Historical Events  General
The Storming of the Bastille

Hundreds of prisoners freed

7 prisoners freed

How many prisoners released?

It's a common notion that the French Revolution was started when the angry mob stormed the Bastille, freeing all the prisoners held there by the evil ruling monarchy so they could join their ranks and take over the country. That's partly true - but how many prisoners were freed? The image of thousands swarming out, cheering on the revolutionaries is a popular one, but history is showing this isn't the case, as in fact there were 7.

The Bastille was a large, imposing fortress which was also used as a weapons and ammunition store. This made it a target for the revolutionaries, but it's role as a symbol of the tyrannical royal family, which often imprisoned people there with no trial, was clearly of great importance too.

Started the French Revolution

As the sun rose on July 14, 1789, a large crowd armed with muskets, pikes and various makeshift weapons gathered round the Bastille. By lunchtime a white flag was raised from its rooftops. The great storming was over, and the revolution had begun - and that date would forever be known as Bastille Day.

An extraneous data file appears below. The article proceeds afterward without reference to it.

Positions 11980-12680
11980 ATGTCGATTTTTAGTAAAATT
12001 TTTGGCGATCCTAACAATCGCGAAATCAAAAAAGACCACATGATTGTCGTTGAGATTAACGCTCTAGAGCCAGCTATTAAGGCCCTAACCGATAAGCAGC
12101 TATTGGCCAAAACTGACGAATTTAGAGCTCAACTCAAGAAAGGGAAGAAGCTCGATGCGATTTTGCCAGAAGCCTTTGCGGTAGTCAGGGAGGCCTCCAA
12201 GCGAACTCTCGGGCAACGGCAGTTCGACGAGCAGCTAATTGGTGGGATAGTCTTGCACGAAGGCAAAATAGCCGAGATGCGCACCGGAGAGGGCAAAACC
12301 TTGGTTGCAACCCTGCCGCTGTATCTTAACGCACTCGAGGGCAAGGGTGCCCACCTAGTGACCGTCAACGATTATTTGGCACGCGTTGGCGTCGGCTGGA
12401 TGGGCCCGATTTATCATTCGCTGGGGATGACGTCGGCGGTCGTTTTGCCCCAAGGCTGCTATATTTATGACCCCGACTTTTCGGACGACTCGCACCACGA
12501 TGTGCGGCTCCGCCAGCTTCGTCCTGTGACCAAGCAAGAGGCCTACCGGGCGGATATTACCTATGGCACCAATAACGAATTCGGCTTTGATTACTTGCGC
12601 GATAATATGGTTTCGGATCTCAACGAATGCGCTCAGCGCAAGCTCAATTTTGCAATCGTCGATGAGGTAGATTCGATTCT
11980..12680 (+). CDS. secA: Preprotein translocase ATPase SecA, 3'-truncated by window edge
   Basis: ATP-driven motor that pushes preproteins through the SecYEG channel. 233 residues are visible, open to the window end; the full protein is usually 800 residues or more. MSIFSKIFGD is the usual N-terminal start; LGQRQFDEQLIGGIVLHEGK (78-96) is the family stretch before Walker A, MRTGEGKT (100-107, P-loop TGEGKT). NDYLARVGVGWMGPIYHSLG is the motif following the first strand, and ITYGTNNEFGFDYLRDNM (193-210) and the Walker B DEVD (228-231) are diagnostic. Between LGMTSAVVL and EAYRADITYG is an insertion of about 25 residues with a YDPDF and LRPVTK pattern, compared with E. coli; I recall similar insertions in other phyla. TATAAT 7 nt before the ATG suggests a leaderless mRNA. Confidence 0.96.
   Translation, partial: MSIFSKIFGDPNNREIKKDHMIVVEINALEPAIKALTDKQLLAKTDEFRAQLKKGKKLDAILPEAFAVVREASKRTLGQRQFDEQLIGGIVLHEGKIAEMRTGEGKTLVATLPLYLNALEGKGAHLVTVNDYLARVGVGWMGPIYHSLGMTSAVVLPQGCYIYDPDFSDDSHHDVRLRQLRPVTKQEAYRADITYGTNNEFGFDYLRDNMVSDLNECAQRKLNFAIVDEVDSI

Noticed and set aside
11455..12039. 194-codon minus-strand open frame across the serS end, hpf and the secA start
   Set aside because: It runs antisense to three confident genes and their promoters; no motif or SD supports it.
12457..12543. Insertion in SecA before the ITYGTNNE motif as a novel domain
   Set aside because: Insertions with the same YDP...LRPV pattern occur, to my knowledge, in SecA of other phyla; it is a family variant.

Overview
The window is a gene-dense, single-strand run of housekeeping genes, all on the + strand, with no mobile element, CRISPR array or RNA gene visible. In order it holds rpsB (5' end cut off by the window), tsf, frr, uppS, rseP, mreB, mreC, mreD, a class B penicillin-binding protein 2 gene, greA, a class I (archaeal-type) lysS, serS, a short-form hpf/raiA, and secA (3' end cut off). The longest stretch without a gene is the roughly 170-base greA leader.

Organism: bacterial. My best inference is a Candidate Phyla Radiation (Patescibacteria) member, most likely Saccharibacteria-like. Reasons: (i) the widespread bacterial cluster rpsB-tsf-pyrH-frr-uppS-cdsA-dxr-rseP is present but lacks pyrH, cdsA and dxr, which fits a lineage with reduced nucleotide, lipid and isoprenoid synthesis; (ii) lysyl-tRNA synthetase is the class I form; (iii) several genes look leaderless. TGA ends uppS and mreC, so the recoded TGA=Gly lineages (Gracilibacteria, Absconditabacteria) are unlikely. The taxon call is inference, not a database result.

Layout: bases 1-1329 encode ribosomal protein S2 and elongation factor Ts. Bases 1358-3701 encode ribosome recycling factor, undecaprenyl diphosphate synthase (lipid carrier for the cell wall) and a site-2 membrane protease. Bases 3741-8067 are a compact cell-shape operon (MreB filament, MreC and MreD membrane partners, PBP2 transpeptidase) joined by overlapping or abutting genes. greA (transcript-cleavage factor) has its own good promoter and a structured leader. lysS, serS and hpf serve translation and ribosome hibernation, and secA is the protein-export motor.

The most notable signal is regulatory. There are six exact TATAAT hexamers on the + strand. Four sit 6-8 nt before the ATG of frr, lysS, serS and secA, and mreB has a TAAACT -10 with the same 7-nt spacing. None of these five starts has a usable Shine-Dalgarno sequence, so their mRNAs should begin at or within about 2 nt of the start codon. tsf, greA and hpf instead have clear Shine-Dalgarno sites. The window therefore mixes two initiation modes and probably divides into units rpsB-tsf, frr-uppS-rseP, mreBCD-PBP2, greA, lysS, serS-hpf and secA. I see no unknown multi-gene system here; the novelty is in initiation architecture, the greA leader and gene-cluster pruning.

The crowds of unrest had been gathering in Paris for weeks. The French Army had seen the unrest, and many had families suffering at the hands of the royals themselves. This meant many of them switched sides, and joined th people. Had they not done so, and stayed loyal to the royals, there would have been a full on French civil war of the kind seen in England, and for broadly the same reasons, but since the people came to defeat the royal army so easily it was to all intents a civil war over just as it began, a.k.a The French Revolution.

The key to the Bastille was given to the US President of the day, George Washington, and it's on display at Mount Vernon to this day.